It turns out that 2019 was a good year for the Canadian labour market, with the latest data from Statistics Canada bringing the total number of jobs added to 320,300 — the second-best year for jobs growth in this country since 2007. Hiring bounced back in December with 35,200 jobs created, on the heels of two consecutive monthly declines including a stunning loss of 71,200 jobs in November.

The numbers corroborate the latest comments made by Bank of Canada Governor Stephen Poloz, who during a fireside chat Thursday said the labour market has been on a healthy trend which, he said, should continue even in the face of  global trade uncertainties.

Below is reaction from economists on the strong jobs growth both last month and during 2019 as a whole, and what the numbers signal for the economy and the Bank of Canada.

“I spent a month with a pit in my stomach, thinking: ‘What are we going to do if we get another massive downside shock to jobs?’ But, we can breathe a sigh of relief, and we know that last month’s 70k drop was more of a data blip and not a canary in the coal mine for some massive weakness in the Canadian economy… So, it’s not a catastrophe but we’ve also got to keep it in context that maybe things are not as bright as they were six months ago.”

Frances Donald, chief economist, Manulife Investment Management 

“Yes,  the  jobs  number  came  in  better  than expected to end the year and alleviated some fears following the large decline in November─ but it’s clear that the momentum peaked  in Q2 and began  to really slow in the fourth quarter meaning a weak ‘hand-off’ into 2019.”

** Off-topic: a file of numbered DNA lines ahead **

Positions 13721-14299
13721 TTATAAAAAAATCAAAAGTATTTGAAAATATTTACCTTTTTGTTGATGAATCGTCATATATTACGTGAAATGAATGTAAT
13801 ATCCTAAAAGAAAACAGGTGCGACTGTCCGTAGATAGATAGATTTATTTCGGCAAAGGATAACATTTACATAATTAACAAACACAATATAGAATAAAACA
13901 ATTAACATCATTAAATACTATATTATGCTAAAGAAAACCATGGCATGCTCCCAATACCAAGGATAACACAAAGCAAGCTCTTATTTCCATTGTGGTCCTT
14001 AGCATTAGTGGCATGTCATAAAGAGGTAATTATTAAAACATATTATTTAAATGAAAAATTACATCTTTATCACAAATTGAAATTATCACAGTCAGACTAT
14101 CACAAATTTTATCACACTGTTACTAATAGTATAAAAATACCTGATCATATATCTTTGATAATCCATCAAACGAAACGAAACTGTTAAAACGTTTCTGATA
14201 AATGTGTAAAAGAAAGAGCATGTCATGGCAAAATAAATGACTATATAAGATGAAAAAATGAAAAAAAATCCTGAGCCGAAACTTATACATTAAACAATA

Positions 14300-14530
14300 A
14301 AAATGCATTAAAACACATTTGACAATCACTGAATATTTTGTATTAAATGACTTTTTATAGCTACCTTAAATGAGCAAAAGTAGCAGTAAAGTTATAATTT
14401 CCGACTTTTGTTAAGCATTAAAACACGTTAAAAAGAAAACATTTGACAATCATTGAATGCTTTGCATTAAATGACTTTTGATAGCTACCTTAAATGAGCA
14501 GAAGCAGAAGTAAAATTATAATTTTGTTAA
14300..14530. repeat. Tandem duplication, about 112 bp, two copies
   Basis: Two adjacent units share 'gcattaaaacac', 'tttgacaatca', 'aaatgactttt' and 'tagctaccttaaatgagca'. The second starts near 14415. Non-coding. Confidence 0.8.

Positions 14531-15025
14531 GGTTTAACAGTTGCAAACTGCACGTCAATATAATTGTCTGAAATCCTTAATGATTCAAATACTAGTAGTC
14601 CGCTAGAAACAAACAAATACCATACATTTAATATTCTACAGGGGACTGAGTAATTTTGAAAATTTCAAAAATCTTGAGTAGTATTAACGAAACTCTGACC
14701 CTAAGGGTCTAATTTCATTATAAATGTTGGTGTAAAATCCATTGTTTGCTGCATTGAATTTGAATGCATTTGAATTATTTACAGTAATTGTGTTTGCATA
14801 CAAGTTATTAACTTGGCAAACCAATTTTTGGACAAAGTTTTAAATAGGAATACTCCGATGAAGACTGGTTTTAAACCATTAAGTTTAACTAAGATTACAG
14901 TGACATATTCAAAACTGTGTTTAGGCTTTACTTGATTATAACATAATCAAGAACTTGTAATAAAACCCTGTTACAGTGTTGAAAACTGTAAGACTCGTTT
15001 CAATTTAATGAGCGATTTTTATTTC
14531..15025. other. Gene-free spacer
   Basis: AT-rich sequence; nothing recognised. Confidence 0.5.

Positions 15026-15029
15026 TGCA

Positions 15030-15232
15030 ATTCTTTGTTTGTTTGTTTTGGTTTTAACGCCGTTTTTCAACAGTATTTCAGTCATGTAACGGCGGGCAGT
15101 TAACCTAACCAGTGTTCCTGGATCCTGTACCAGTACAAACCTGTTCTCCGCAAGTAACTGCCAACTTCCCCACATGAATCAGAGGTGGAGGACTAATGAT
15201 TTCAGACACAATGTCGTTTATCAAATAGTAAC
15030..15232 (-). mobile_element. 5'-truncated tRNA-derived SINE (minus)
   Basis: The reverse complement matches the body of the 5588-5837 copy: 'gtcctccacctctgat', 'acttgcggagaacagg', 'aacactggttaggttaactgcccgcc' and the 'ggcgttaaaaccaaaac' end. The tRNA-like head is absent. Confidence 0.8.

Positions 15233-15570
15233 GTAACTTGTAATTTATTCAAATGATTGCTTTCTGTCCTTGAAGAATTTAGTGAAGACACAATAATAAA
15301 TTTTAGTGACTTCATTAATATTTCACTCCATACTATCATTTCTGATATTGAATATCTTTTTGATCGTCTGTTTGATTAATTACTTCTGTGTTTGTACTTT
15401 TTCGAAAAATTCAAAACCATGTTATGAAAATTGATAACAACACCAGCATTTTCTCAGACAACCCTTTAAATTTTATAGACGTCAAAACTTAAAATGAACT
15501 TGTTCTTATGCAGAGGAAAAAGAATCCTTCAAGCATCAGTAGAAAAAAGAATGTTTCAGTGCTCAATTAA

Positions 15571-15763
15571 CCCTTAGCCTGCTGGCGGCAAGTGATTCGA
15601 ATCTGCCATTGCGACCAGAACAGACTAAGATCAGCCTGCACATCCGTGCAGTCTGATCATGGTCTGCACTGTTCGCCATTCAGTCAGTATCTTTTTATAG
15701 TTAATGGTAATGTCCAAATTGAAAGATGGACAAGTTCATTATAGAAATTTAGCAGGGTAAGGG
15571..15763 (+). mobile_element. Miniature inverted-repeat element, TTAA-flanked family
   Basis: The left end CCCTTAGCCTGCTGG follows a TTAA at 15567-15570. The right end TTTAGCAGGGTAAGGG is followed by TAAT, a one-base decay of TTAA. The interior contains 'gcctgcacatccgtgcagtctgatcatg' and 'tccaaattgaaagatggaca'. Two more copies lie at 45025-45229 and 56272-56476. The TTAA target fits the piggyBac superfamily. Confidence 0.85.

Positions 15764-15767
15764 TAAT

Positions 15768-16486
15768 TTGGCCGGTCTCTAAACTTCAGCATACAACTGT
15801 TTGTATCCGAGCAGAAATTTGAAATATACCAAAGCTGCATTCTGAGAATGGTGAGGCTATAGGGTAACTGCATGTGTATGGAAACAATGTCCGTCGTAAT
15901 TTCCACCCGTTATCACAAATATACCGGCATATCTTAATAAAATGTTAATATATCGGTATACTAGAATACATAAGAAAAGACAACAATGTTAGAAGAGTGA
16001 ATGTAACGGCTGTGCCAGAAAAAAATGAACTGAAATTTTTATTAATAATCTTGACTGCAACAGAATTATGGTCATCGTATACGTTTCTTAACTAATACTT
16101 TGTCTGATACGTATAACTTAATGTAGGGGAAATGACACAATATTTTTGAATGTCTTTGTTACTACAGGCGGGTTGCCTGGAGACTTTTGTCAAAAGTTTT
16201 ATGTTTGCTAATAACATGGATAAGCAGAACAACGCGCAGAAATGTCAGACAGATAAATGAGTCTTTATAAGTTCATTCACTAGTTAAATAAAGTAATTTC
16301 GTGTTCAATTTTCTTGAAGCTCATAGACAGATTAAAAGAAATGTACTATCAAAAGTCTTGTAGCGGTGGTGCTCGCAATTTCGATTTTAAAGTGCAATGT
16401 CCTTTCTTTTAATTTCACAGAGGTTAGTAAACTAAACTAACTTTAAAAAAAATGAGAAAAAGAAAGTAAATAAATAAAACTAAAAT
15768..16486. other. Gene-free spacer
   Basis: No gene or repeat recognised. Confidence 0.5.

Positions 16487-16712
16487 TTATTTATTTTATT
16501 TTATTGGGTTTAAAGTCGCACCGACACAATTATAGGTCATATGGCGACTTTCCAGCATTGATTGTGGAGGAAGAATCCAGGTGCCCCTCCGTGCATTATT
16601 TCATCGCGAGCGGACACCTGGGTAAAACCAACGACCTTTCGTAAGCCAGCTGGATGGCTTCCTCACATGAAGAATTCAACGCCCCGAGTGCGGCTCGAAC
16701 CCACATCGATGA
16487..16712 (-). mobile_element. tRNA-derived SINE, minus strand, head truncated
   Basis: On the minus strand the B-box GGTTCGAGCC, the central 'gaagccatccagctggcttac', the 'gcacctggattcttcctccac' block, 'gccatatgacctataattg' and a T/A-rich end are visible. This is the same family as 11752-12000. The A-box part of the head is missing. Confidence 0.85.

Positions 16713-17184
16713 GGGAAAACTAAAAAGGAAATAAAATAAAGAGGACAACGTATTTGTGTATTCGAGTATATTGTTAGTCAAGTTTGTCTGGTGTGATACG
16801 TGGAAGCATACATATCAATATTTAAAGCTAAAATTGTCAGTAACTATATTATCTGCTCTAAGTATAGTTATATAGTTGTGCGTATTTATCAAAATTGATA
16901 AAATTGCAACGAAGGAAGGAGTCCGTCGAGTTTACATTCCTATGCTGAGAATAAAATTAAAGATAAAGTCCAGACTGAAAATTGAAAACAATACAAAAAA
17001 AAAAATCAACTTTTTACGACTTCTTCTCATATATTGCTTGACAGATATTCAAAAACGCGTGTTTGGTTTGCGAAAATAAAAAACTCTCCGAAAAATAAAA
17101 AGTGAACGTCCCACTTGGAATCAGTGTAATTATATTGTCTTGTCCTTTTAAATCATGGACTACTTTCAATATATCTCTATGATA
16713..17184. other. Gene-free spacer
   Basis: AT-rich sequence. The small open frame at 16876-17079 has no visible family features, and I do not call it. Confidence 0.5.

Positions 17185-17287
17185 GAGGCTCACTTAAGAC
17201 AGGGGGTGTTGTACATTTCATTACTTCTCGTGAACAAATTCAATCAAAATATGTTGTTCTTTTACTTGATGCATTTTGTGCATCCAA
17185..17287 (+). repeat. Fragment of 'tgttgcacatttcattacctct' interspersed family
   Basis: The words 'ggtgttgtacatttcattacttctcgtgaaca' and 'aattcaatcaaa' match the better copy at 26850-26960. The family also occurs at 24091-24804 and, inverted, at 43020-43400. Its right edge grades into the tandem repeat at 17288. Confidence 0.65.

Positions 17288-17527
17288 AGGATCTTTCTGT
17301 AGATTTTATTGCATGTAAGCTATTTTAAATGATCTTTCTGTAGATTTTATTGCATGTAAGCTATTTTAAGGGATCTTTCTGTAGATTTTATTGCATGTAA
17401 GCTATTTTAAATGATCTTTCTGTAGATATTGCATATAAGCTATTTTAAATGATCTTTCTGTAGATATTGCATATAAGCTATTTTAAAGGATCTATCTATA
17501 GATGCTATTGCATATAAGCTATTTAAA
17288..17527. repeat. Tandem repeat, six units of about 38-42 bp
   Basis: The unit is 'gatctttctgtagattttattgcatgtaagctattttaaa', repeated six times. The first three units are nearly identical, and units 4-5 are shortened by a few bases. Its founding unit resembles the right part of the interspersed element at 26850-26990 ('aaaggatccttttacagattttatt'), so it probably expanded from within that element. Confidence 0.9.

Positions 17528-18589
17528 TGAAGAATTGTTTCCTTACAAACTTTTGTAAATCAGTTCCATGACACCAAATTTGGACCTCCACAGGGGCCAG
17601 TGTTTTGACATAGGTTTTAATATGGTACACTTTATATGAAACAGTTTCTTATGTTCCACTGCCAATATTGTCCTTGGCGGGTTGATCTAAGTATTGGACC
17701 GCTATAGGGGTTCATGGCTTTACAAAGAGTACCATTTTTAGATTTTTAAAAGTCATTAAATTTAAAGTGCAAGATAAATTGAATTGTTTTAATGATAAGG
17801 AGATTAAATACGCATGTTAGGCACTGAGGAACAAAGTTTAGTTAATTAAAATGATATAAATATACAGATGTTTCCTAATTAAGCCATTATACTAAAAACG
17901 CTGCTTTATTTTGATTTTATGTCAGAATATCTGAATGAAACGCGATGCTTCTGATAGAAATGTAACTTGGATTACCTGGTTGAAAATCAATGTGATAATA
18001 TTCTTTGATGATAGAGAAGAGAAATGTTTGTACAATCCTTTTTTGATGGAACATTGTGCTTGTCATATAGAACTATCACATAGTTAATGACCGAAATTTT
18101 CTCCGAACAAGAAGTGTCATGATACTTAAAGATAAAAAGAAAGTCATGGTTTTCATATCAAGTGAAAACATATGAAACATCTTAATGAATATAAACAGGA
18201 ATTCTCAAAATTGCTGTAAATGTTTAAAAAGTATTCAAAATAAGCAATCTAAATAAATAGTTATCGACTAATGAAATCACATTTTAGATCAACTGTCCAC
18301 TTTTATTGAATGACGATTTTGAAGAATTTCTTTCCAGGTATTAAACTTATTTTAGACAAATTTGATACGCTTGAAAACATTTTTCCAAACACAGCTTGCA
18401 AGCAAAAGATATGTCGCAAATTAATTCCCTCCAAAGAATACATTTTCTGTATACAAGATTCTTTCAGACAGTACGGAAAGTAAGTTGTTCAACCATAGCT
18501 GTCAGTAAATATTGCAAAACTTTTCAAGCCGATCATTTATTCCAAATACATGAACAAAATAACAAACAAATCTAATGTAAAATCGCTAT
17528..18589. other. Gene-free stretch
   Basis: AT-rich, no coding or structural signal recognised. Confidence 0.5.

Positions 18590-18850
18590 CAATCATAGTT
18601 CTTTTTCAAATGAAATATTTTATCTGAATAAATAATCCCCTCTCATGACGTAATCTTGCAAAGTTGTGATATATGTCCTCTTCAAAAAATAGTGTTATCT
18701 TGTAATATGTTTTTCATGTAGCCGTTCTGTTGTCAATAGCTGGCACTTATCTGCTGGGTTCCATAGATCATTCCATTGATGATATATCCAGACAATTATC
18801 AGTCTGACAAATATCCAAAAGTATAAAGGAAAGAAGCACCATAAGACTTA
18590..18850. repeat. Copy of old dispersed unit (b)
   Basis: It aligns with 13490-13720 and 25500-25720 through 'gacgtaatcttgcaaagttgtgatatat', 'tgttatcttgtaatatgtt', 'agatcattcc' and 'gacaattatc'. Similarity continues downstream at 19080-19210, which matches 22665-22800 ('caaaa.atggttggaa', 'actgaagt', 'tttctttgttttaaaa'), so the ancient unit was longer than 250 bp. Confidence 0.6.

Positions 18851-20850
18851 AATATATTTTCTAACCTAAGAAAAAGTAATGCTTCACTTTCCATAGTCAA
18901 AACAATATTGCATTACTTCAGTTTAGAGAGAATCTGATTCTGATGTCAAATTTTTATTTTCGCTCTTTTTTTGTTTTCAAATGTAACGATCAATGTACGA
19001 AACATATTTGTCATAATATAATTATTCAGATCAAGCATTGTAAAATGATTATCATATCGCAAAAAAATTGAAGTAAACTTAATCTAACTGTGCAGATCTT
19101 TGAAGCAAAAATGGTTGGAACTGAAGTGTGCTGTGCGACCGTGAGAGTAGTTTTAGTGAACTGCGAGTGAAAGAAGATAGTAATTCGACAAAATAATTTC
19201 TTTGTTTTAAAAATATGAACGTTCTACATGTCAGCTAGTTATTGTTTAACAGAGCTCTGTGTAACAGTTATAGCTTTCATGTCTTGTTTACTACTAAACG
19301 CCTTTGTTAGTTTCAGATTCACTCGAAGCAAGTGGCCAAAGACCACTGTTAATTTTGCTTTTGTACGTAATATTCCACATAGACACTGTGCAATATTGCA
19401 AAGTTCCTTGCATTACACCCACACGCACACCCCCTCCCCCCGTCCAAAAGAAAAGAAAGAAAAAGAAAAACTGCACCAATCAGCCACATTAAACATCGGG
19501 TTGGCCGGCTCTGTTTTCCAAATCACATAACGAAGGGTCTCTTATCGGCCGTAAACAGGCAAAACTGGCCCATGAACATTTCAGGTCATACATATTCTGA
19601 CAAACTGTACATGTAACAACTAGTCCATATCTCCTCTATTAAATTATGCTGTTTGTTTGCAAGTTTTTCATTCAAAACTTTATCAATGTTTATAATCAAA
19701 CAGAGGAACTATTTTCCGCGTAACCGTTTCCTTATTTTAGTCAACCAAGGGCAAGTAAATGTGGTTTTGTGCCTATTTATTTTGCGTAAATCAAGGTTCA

David Rosenberg, chief economist and strategist, Rosenberg Research and Associates

“On an annual basis, 2019 was a good year for Canadian hiring … [but] productivity growth has been pretty dismal. For those who don’t know, the math really is that an economy grows either from more workers or more productive workers. So to the extent we’ve had good hiring for the year, but not particularly impressive economic growth, really what that means is we’ve had almost no productivity growth. So that’s very much a concern.”

Eric Lascelles, chief economist, RBC Global Asset Management

“There’s relief here that we sustained a little bit better momentum going into 2020 than the impression was in the prior two months. Although we had about 320,000 jobs for the year, a bit of a banner year for job growth, there is a clear distinction between the first half of the year and the second half of the year. The second half of the year accounted for less than one-quarter of those jobs. So there was a lot of hiring and activity occuring in the first half; we saw momentum really peter off in the second half the year. The private sector in particular, those jobs were actually showing a contraction up until this December report.”

​Beata Caranci, chief economist, TD Bank

“The partial rebound in employment means that the Canadian economic alarm bells have quietened down. However, given the still-not-great-trend in jobs and GDP growth towards the end of the last year, it’s also too early to sound the all clear. Given that GDP growth is running below potential, we suspect that the underlying trend in job growth could remain fairly muted, which would see the unemployment rate creep higher towards six per cent, and the Bank of Canada responding with an interest rate cut in April."

Andrew Grantham, senior economist, CIBC Capital Markets

“Follow the bouncing ball. After November's across-the-board disappointment, one could be forgiven for a bit of nervousness ahead of today's report. By no means was the December report a barnburner, but neither is it too concerning. It was encouraging to see private sector hiring come back to life, even if the trend there is still weak. Indeed, the six month trend in hiring more generally has unquestionably normalized, and is pretty close to the 15k to 20k that we would consider 'normal' at this point in the cycle.”

Brian DePratto, senior economist, TD Bank